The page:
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A Blooming Great Night Out with the Little Shop of Horrors

Little Shop of Horrors, Birmingham Botanical Gardens on 19 May

Review by David Court

The evolution of ‘Little Shop of Horrors’ is an odd one. Originally a low budget 60’s Jack Nicholson starring black comedy, directed by Roger Corman, which was adapted into an Off-Broadway musical in 1982. The 1986 film – which was being shown at Birmingham Botanical Gardens as part of the yearly Flatpack Festival – is a cinema adaptation of that musical, arguably responsible for – alongside ‘The Blues Brothers’ - one of the greatest film soundtracks of all time.

‘Little Shop of Horrors’ tells the everyday story of boy meets girl, boy meets plant, plant turns out to be a carnivorous alien entity intent on devouring all of mankind – and what better setting for this toe-tapping eighties classic than the tropical and leafy confines of Birmingham Botanical Gardens?

The Flatpack Festival organisers are notorious for finding interesting settings in which to show classic films – The 2022 festival saw them showing the original ‘The Wicker Man’ at London Road Cemetery on May Day and a live scored version of the 1920 silent movie ‘Dr Jekyll & Mr Hyde’ at Coventry Cathedral – and this venue choice was equally as inspired.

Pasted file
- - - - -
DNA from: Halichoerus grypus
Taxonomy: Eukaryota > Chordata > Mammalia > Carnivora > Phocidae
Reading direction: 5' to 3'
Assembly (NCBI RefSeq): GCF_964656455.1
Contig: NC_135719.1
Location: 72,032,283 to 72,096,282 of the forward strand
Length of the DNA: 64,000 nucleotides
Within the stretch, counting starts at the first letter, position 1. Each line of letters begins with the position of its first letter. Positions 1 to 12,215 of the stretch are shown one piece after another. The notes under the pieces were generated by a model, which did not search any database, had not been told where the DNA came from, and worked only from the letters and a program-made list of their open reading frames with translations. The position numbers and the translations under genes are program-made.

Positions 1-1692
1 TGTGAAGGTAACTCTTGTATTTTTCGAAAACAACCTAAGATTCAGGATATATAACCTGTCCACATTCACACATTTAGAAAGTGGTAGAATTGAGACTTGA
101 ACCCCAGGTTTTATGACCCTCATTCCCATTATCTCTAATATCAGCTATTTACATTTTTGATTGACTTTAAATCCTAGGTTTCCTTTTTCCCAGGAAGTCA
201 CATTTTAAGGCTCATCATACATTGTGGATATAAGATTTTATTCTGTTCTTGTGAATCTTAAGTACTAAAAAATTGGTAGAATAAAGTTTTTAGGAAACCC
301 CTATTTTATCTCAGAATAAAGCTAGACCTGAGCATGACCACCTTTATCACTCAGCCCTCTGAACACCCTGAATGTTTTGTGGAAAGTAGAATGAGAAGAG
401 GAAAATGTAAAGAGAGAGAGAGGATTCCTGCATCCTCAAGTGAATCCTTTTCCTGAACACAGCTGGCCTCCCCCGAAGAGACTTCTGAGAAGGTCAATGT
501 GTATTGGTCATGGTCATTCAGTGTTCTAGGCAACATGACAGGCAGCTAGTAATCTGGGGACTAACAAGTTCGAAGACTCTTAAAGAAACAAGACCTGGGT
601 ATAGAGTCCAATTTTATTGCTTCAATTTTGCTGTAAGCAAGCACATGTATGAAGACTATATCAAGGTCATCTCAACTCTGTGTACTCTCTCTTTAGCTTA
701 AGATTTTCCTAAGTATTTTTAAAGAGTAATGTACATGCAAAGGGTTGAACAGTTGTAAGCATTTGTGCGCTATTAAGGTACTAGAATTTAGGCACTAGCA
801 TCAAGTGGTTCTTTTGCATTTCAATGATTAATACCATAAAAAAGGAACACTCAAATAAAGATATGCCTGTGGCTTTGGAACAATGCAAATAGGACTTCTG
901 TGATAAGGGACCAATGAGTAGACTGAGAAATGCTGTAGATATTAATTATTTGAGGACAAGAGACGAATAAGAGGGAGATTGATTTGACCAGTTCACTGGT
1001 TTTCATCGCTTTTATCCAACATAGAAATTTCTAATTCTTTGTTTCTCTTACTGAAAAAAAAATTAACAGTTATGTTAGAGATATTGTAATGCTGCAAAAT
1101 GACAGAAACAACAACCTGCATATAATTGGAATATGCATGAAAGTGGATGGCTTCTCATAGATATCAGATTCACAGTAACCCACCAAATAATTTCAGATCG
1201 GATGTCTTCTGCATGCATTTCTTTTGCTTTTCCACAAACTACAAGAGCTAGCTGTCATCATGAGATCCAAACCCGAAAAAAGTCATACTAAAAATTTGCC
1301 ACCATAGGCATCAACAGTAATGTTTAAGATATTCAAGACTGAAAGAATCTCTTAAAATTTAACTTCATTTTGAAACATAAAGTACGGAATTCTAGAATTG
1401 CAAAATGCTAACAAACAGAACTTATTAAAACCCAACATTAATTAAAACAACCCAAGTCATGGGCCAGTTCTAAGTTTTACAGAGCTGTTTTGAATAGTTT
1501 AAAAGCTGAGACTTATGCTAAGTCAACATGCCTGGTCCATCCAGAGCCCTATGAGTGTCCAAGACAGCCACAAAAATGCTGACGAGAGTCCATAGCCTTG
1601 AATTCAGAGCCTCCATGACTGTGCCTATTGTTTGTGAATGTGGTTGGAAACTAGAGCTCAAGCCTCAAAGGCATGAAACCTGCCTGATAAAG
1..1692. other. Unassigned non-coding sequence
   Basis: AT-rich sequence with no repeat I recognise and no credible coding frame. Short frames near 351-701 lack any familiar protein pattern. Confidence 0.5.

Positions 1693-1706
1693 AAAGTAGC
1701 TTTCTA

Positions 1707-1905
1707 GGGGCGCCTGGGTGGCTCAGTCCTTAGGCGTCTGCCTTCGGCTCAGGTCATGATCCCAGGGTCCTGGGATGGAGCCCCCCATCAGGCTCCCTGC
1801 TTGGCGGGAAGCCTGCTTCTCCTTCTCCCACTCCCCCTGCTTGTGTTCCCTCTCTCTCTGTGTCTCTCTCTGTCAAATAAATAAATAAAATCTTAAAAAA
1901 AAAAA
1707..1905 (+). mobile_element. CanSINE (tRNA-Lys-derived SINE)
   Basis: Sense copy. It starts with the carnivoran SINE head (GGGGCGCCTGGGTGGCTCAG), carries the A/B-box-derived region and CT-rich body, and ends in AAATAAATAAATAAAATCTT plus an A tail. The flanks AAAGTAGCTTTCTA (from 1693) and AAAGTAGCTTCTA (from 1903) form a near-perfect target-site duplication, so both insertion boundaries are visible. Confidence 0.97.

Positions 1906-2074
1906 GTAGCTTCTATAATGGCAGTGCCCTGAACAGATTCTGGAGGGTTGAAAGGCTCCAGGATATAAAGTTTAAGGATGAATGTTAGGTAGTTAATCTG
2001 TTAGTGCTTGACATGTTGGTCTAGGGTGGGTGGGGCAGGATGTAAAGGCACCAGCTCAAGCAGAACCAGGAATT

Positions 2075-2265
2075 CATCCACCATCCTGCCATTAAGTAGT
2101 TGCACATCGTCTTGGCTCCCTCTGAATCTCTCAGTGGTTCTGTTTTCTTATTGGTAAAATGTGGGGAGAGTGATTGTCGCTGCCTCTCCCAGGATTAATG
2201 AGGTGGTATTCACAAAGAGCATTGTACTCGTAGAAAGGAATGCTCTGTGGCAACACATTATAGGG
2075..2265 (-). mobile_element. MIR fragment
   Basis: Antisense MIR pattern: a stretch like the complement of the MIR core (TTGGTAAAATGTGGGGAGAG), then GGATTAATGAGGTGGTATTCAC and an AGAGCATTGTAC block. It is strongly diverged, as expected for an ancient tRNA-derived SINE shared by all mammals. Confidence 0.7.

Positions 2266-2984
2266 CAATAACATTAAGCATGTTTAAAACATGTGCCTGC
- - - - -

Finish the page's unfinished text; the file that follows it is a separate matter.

If there’s one thing that Glastonbury Festival footage teaches us, it’s that we Brits are no strangers to a bit of adversity. Despite an evening of thoroughly miserable weather – never ideal for any outdoor performance – there was a great turnout, and a fascinating and exotic display of coloured umbrellas on display.

The evening kicked off with the musical stylings of Birmingham based Midnight City Soul Band with a rain-banishing selection of soul and Motown classics. A technical difficulty sadly put paid to the short film – ‘Fern’ - that was supposed to precede ‘Little Shop of Horrors’ - vanishing from screen within a few minutes of appearing – but the sun was just setting as the main feature started.

It’s quite a special experience to watch a cult movie surrounded by its fans, especially in such an unusual environment. The rain made two more attempts during the showing of the film to banish us all indoors, but very few were deterred.

Flatpack never fail in their presentation and enthusiasm, and tonight’s showing of this well-loved singalong classic was another example of that. In a country where film festivals tend to be very London-centric, it’s great to have one based in the Midlands going from strength to strength.

Everybody went home with a smile on their face – albeit slightly damper than when they’d came out – and a few of us were lucky enough to encounter the Botanical Gardens resident patrolling feline, Marley.

Find out more about the Flatpack Festival at


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